VMware, now owned by EMC, created its ESX Server virtualization product for businesses that need truly enterprise-class virtualization. ESX Server 2.1.1 implements the consolidation, dynamic provisioning, resource pooling, and all-bases-covered availability assurance of expensive system and storage hardware. But ESX Server does it with ordinary servers, modular SANs, and vanilla operating systems.
I started testing with a pair of dual-processor rack servers -- one Opteron and one pre-Nocona Xeon -- but then moved to a single Opteron DP server and a pair of stand-alone Athlon FX (single-processor desktop Opteron) systems to get a better feel for ESX Server's approach to distributed management.
My expectation going into this review was that ESX Server would perform similar to VMware's lower-end GSX Server product, just scaled for higher-volume environments. It will serve that purpose, but limiting it to the typical consolidation/isolation role strikes me as a poor investment. What's revolutionary about this product is that it creates a fabric of physical servers, VMs, and networked storage volumes that connect in any-to-any, many-to-many fashion.
VMware strongly advised me to use a heterogeneous SAN for my tests. I put an Apple Computer Inc./LSI Logic dual-port Fibre Channel adapter in each server and used an Emulex 355 storage switch to link the servers to a pair of Apple Xserve RAID disk arrays. In practice, setting up the SAN took longer than installing ESX Server and the guest operating systems, but I can't overstate ESX Server's brilliant use of networked storage. It implements its own SAN file system, replete with leading-edge features such as read/write volume sharing, file-level locking, and multipathing for transparent fail-over and volume spanning. ESX Server's virtualization layer delivers all this SAN goodness even to operating systems that don't have Fibre Channel drivers; to each guest OS the SAN looks like a simple SCSI adapter.
ESX Server handles the LAN transparently, too. When it routes around network traffic jams and card failures or relocates VMs from place to place, the guest OS is clueless. It sees the same set of network cards and the same fixed IP addresses.
VMware licenses ESX Server on a per-CPU basis. Its host core is a custom Linux kernel with a limited set of bulletproof device drivers, for reasons of stability. The hardware compatibility list for ESX Server is thus very short, but all my dual-processor Opteron and Xeon systems proved compatible without alteration.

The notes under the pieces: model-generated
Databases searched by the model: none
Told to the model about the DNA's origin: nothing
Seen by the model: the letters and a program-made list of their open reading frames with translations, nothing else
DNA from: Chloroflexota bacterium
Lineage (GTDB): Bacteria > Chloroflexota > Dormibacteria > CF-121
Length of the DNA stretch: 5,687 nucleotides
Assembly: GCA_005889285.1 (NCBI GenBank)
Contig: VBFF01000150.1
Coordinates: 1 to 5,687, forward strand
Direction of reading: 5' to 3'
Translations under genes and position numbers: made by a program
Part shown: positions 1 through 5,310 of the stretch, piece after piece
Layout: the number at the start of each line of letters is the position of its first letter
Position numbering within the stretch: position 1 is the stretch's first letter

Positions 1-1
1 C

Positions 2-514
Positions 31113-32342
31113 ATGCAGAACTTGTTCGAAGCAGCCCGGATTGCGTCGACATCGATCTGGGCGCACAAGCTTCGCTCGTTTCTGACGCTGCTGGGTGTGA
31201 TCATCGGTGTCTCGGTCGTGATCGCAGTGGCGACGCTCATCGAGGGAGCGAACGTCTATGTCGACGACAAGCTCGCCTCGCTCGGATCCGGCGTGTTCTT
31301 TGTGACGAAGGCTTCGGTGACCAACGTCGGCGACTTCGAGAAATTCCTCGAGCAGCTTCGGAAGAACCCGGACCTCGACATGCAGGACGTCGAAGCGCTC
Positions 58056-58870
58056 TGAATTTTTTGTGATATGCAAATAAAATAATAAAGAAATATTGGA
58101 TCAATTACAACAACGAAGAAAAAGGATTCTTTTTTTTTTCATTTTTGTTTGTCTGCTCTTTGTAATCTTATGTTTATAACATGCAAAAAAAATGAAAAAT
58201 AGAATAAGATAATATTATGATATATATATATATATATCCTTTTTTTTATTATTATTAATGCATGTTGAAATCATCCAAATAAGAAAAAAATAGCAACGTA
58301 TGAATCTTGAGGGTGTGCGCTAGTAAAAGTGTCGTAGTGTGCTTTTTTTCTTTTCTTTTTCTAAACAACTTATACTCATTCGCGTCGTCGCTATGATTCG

Although they are not a specific focus of this review, I used three optional VMware products in my testing: VirtualCenter, a scalable provisioning solution; Virtual SMP, which creates dual-processor VMs (a significant advance); and VMotion, which allows you to move a running VM from one physical location to another without interrupting its execution.
VMotion, in particular, serves a compellingly practical purpose. In a service-oriented environment, it can reprovision services and all their dependencies, from databases to IP addresses, grabbing and releasing resources from a pool. For example, a service that's managing a large quantity of XML data needs a fast path to storage. VMotion can move that service to a system that's loaded with Fibre Channel ports. When the service's needs return to a nominal level, VMotion can move the service back to the pool. No connections are broken, nor are any IP addresses reassigned.
Using my setup, ESX Server's SQL Server database performance was what I'd expect from a dedicated server with a slower CPU but fabulous I/O. In fact, after my research, I'd be less likely to run multiple instances of SQL Server or Oracle on one physical machine than to run one instance each in multiple VMs.
When considering ESX Server, it's vital not to lose sight of one inescapable reality: PC servers are not designed for virtualization or hardware partitioning. Although VMware ESX Server conveys capabilities to x86 systems that come strikingly close to those of bigger iron, the performance overhead of doing all the virtualization work in software is substantial. Also, keep in mind that even on 64-bit hardware, ESX Server creates virtual 32-bit x86 systems, limiting the workload that each VM can take on. And ESX Server's network interconnects can't match the compute cycle aggregation offered by monolithic multiprocessing servers -- and blades with fast backplanes. But so much for the bad news.
For all the time I've spent with ESX Server, it will take a lot longer to uncover all of its complexities, but I know this much: There is nothing PC-like about x86 servers running this product. Those coming down to x86 from Sparc, Power, or PA-RISC hardware should consider no option other than ESX Server. And those running more than a rack's worth of x86 servers should think seriously about trading some raw performance, so often wasted, for the high-availability, ultimately reconfigurable server infrastructure that this product enables. It's remarkable -- even marvelous -- to see VMware carry IT so far with software that fits on two CDs.